Dashed, but not lost hopes

Easter is one of my favourite times of year and this year has been no exception. It is a time of hope – hope of winter really being over, hope for new beginnings, hope for a good growing season with more progress towards self sufficiency, a garden flowering with plants which are a pleasure not only for us but for the wildlife that they attract and support and the ever eternal optimism of longer days giving more time for exercise and physical fitness.

I had high hopes for this Easter break – I had intentionally started sowing seeds in March to get ahead making the most of the greenhouse which is about to celebrate its first birthday. The broad beans under cloches in the polytunnel are now a good 10cm tall and I hope we will get an early crop before the tomatoes go in. So the plan was to get to grips with the herbaceous beds which have not been tended all winter cutting back all the dead stems which have been protecting new growth from late frosts and weeding and mulching and planting out overwintered potted plants.

Well I had not bargained for a completely debilitating bout of flu followed by a chest infection which has left me as limp as a frosted lettuce leaf and all hopes dashed. I have sat in the sunshine in the greenhouse and dozed, I have sat outside when it got warmer and dozed and I managed to pot on the tomatoes and make a simnel cake but that is it.

I was feeling really sorry for myself this afternoon, feeling like my Easter holiday had been totally wasted and annoyed that I cannot shake this bug off and get going. As I sat in the sunshine I caught a glimpse of a brimstone butterfly, my first of the year, and then watched as it returned to hover around the holly hedge. About half an hour later a peacock butterfly skipped up and down the border which the man of the house had tended this morning it looked like it was inspecting the compost that he had used to mulch around the rosa mundi and lavender plants. I sat and watched the butterflies, I listened to the chiffchaff calling and then I sat for about an hour watching Mr Wren preening and strutting and singing to Mrs Wren as they flitted in and out of the Irish Juniper which is a favourite nesting site for them. So I may not have ticked off the gardening to do list this Easter but I took time to listen, watch and enjoy the beauty of the natural world and to be grateful for living in such a special spot.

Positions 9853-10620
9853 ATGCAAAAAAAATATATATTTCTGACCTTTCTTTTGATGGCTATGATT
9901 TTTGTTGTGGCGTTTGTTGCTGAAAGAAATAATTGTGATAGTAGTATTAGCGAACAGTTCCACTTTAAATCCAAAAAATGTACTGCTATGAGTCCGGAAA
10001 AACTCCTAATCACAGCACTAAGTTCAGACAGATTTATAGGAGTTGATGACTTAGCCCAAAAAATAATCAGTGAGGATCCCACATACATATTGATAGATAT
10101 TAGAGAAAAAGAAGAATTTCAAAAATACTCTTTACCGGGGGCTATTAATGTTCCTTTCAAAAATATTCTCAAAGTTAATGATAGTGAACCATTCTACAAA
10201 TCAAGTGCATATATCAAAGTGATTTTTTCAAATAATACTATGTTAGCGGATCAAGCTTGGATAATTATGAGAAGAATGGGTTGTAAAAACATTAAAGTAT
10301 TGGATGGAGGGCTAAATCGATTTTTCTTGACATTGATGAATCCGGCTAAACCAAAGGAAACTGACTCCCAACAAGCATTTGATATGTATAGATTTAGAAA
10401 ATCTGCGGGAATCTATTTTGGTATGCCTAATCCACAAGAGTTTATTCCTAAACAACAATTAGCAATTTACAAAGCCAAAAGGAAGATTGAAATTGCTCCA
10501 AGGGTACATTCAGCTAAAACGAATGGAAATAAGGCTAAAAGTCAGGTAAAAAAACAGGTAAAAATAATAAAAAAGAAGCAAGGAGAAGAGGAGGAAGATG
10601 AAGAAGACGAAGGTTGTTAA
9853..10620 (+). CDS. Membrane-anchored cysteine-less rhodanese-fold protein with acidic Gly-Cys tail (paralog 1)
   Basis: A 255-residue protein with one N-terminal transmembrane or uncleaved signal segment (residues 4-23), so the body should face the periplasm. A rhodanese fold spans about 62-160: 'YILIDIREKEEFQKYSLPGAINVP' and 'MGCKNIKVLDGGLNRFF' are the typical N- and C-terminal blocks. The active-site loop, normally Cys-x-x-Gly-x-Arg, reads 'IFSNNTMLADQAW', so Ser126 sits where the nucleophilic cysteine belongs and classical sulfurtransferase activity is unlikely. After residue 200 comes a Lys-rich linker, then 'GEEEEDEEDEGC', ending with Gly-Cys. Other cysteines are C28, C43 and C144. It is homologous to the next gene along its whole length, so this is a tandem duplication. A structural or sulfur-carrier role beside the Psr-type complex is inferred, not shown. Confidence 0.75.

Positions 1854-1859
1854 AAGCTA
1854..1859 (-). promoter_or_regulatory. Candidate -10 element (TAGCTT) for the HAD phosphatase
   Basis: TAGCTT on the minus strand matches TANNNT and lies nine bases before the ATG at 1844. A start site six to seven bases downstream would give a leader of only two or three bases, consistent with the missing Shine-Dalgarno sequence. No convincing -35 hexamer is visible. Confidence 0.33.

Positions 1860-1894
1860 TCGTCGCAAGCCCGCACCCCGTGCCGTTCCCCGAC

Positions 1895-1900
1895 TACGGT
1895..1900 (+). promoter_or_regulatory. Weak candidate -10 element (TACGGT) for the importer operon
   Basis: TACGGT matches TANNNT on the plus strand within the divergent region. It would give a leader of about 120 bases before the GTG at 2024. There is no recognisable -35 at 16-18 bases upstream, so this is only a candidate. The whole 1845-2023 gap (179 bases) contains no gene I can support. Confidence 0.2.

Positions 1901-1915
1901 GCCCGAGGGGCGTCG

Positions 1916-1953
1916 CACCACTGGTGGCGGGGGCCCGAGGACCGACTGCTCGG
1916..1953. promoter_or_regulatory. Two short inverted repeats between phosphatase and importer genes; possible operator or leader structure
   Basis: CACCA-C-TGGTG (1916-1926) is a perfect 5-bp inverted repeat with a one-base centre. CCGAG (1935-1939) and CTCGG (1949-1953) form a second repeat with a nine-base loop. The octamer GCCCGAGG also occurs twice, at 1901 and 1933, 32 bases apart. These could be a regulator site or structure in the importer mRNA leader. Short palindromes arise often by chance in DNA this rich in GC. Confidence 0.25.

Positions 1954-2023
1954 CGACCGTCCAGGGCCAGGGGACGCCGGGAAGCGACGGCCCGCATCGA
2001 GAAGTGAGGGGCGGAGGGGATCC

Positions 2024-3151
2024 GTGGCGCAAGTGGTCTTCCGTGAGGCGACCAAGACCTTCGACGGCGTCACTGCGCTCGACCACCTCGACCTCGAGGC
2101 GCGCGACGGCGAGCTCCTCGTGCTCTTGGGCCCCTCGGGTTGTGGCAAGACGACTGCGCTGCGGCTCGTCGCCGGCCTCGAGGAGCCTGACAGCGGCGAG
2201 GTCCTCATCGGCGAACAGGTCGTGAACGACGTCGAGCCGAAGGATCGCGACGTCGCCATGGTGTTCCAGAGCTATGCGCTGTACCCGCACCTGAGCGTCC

And hope – yes I hope by next weekend I will be back to my usual self and the borders will be sorted and more vegetables planted and the hope of a lovely spring and summer remains strong in my heart.

Advertisements

Shrewsbury Simnel and more

The second Simnel cake of the year is just out of the oven and cooling ready to have the marzipan topping and the traditional 11 balls of marzipan put on top which represent the 11 ‘good ‘ apostles.

In this house just as important as the Simnel cake are Blackies.  These delicious little treats stretch back into my dim and distant childhood when they were as much a part of Easter as our first swim of the season on Easter Monday on Tyrella Beach in County Down.  ( I sometimes wonder how all the cousins survived the ordeal and in fact I have very fond memories of the swim and the racing on the beach afterwards!)

A real Easter treat

A real Easter treat

The recipe originated from my Mum’s sister and is one of the early recipes in the little red book which is my recipe bible. She used the mixture to top a chocolate cake  – I resist that and just form them into little cakes

They are one of the easiest and tastiest store cupboard treats that you could come across and double quantities will just about see you through Easter weekend but treble is usually the best.  Sadly this year I was a bit late in trying to buy mini eggs so we have had to make do with smarties on top – not that bad really.